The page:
Chihuly courts the tourists at Seattle Center.

Chihuly courts the tourists at Seattle Center.

Dale Chihuly and Old Cars

We visit the region's two new tourist museums.

Somewhere between Disneyland and the Met lies a realm of specialized collections that straddle art and commerce. Let’s call them tourist museums—places like Hearst’s San Simeon or New York’s now-closed Gallery of Modern Art, where wealthy/eccentric benefactors proudly display their obsessions. And we’re not talking about sad, dusty trinket shops and taxidermy stands on forgotten old highways: Paul Allen invested $240 million and hired Frank Gehry for his now-12-year-old EMP. A Walmart heiress just spent even more, and arguably has more and better to show, at the new Crystal Bridges collection of American art in Bentonville, Arkansas.

This summer welcomed two new tourist museums to the region. In Tacoma, the LeMay—America’s Car Museum now houses highlights from the collection of Harold LeMay (1919–2000), the South Sound trash-hauling baron who amassed some 3,000 vehicles. At Seattle Center, we have the $20 million Chihuly Garden and Glass, privately funded by Dale Chihuly, who needs little introduction. Both debuted in time for tourist season, so I joined the late-summer throngs to see what highbrow museum- and gallery-goers are missing.

Appropriately situated between a freeway and parking lots, the ACM is a close neighbor to the windowless Tacoma Dome, taking advantage of a terrific view of Commencement Bay. Looking like a lopsided aircraft hangar, clad in shiny aluminum, the museum suggests a giant metal sea slug or sushi roll basking in the salt air. Designed by L.A. architect Alan Grant, the museum stands out strikingly in its open setting. Few new buildings get such a privileged site, and I’d love to see it at Seattle Center in a face-off with Gehry.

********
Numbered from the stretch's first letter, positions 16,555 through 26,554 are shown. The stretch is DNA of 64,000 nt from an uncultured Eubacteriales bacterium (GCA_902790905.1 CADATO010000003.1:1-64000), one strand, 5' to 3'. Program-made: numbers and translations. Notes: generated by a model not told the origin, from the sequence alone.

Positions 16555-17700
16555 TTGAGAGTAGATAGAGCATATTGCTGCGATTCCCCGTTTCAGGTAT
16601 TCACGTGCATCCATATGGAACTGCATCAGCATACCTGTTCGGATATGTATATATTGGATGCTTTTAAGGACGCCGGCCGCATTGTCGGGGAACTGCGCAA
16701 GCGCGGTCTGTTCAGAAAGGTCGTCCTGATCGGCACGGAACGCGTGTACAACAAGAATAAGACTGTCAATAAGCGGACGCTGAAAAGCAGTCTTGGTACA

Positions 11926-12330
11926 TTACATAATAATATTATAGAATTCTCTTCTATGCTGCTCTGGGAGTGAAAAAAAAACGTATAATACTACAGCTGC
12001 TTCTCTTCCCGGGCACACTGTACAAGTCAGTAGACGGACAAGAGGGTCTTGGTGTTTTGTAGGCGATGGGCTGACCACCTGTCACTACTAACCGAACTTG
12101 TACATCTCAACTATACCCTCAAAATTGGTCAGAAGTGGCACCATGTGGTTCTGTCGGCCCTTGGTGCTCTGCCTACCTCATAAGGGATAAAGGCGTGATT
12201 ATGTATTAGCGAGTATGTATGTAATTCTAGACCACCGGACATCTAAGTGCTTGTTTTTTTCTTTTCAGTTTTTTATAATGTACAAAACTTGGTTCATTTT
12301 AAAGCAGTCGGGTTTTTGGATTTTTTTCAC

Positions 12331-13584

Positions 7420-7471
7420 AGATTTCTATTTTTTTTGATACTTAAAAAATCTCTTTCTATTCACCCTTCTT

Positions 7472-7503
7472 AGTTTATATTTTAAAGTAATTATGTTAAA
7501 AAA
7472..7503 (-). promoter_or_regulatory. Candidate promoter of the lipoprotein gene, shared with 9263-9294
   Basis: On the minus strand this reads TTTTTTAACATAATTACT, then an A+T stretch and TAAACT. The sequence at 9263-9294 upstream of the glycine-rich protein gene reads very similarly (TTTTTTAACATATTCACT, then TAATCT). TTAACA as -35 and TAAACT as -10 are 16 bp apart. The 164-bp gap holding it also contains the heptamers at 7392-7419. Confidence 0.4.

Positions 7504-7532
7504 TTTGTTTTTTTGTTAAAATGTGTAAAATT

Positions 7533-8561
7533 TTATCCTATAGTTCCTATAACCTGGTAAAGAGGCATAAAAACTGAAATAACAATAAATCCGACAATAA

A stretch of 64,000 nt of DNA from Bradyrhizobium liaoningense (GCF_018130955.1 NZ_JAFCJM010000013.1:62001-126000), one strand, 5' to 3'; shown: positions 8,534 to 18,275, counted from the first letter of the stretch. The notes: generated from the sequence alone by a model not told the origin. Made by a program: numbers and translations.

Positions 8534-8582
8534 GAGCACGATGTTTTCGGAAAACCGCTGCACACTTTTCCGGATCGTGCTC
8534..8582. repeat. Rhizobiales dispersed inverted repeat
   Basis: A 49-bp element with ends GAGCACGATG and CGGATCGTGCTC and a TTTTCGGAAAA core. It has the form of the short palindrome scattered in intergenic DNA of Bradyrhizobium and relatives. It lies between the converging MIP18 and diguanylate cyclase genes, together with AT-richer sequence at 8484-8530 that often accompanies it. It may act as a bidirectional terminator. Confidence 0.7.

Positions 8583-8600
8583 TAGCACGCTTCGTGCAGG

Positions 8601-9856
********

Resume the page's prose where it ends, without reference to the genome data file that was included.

As with any museum, the focus is interior: rows of cars parked on four descending levels. (LeMay’s original trove has been cut in half; some 300 to 500 cars will be on view in rotating groups, plus loaners from other collectors.) You enter through the gift shop, a frank acknowledgment of purpose. LeMay was an up-from-nothing child of the Depression, and the ACM raised most of its $65 million budget from sponsors and memberships, with Tacoma and the state kicking in about $22 million. Upstairs on the mezzanine, a cafe offers a nice view down to the main level, its ceiling vaulted with bent-wood trusses of spruce. Even if you don’t like cars, it’s a great space that could house anything. If Damien Hirst would ever like to pickle and hang a blue whale, I know just the place.

The ramps and levels below are more conventionally garage-like, concrete and charmless. Wall photos and video kiosks offer additional information about the cars—and corporate sponsors. The sound of screaming engines is pumped into one section; in another are pay-to-play stations for slot- car racing and big-screen driving games. Otherwise you constantly hear snapping camera shutters. Here and at Chihuly Garden, there’s no restriction on photography—unlike at most museums, and that’s part of the populist draw. Something else you wouldn’t see at SAM: A boy maybe 10 years old, lying on the floor with his colored-pencil box and paper, carefully sketching his favorite car. That’s the kind of repeat visitor all museums should try to cultivate.